Auditor General Carol Bellringer issued a scathing report after completing a two-year audit of mining regulation in British Columbia, writing “Almost all of our expectations for a robust compliance and enforcement program were not met. The compliance and enforcement activities of both the Ministry of Energy and Mines, and the Ministry of Environment are not set up to protect the province from environmental risks.”
Bellringer’s report identified water contamination as the major risk to the environment from mining activities. This is especially critical in British Columbia, where water often supports populations of wild salmon. While government enforcement has been declining, the risk can only increase as lower grade ore bodies are mined, creating larger quantities of waste rock, which must be stored safely in perpetuity.
The Wild Salmon Delegation came to Norway to campaign against Cermaq’s open-net pen feedlots in Clayoquot Sound UNESCO Biosphere Reserve. But as the Nuu-chah-nulth First Nations saying goes, hišukiš c̓aawaak—everything is connected.
Yesterday I found myself sitting inside an indigenous Sami lavvu (a teepee-like traditional dwelling) with Ahousaht First Nations citizen John Rampanen. Imagine our surprise to learn that the reindeer herder with us
Before the dust had even settled on the Mount Polley Mine disaster, owner Imperial Metals was active again in Clayoquot Sound. This finding was published in Who’s Knocking?, a report on mineral tenures in the Clayoquot Sound UNESCO Biosphere Reserve. The report, by Clayoquot Action in partnership with the Fair Mining Collaborative, details who is looking for minerals in Clayoquot Sound, and what types of minerals they are looking for.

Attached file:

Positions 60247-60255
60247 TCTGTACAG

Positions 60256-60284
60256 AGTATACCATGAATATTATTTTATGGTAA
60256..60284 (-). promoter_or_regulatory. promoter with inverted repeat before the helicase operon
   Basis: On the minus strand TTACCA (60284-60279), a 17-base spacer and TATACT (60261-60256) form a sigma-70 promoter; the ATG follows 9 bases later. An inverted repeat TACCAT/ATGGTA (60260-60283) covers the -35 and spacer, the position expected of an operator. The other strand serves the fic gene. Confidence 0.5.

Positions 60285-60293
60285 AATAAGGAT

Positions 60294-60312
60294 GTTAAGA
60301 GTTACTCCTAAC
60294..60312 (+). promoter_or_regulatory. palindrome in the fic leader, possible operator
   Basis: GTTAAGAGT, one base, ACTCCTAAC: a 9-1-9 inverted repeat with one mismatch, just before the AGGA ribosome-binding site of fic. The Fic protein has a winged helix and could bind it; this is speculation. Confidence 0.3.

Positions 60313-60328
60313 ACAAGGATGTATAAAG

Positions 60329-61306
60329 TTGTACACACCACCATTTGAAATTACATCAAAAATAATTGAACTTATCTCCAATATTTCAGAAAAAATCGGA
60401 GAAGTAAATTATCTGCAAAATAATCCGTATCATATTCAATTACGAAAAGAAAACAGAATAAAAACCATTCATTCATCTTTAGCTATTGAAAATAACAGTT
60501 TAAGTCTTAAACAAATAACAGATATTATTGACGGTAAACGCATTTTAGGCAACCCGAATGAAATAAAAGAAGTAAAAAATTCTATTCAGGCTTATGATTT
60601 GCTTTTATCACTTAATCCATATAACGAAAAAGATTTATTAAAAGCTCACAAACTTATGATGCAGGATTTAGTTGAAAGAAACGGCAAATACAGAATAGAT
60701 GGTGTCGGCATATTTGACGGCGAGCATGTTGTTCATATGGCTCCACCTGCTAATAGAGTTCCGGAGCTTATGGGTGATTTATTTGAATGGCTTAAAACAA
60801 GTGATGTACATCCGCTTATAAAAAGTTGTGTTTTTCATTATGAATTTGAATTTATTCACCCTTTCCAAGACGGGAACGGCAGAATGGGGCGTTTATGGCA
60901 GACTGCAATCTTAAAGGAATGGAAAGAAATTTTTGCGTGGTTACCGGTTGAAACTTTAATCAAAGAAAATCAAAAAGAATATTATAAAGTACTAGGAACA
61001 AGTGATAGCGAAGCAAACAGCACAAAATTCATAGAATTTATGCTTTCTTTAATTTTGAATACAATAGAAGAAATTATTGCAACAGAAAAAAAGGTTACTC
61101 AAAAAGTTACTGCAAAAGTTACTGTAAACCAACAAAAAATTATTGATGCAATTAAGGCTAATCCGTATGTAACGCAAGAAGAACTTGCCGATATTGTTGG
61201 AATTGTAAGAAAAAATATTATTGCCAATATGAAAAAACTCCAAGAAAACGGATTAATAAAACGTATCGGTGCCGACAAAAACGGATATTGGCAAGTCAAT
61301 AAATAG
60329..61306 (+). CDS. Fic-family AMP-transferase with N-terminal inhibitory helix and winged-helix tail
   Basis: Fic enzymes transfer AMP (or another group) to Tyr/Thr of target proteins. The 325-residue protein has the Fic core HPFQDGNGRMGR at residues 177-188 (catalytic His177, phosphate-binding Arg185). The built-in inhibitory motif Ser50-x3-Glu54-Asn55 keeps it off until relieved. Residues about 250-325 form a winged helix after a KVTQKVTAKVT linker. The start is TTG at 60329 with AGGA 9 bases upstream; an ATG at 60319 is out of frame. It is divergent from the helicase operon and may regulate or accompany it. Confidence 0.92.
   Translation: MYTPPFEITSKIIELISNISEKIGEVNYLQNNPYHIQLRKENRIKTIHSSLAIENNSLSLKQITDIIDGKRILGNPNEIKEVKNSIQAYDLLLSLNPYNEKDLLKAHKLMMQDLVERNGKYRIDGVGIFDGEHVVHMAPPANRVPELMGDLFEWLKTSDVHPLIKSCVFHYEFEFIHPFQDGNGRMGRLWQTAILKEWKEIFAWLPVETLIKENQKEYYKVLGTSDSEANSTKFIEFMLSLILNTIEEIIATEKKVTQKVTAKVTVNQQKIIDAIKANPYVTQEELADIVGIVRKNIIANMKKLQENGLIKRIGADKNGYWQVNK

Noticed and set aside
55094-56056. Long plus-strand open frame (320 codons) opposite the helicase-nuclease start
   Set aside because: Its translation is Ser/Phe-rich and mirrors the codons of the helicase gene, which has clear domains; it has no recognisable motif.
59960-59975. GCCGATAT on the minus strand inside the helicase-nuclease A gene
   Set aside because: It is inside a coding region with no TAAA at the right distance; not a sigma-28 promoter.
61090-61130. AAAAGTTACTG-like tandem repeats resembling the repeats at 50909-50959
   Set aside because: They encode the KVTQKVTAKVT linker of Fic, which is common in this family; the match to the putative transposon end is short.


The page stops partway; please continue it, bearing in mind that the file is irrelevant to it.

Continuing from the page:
Clayoquot Action is watching closely how Imperial Metals handles their Mount Polley Mine disaster. Why? Because the same company has plans for 2 new mines right here in Clayoquot Sound.
On April 1st an application filed by Imperial Metals for a restricted re-start of its Mount Polley mine was accepted for formal review. The BC government announced a 30-day public comment period with a deadline of April 30th. A decision on whether or not to issue the permits will be made in early June.
Dan Lewis is Executive Director of Clayoquot Action.
On January 30, the BC government released the report of an independent panel appointed to determine the cause of the dam failure at Imperial Metals’ Mount Polley mine last summer. When that dam failed, 25 million cubic metres of toxic slurry flowed into Polley Lake, down Hazeltine Creek and into the pristine waters of Quesnel Lake—home to one quarter of the Fraser River’s sockeye salmon.
Dan Lewis is Executive Director of Clayoquot Action.
It was a dark and stormy night—October 21st—the night of Clayoquot Action’s Mount Polley Eyewitness Report presentation in Tofino. The evening featured Nitanis Desjarlais, Dan Lewis and Bonny Glambeck who had all traveled from the west coast to witness the Mount Polley disaster.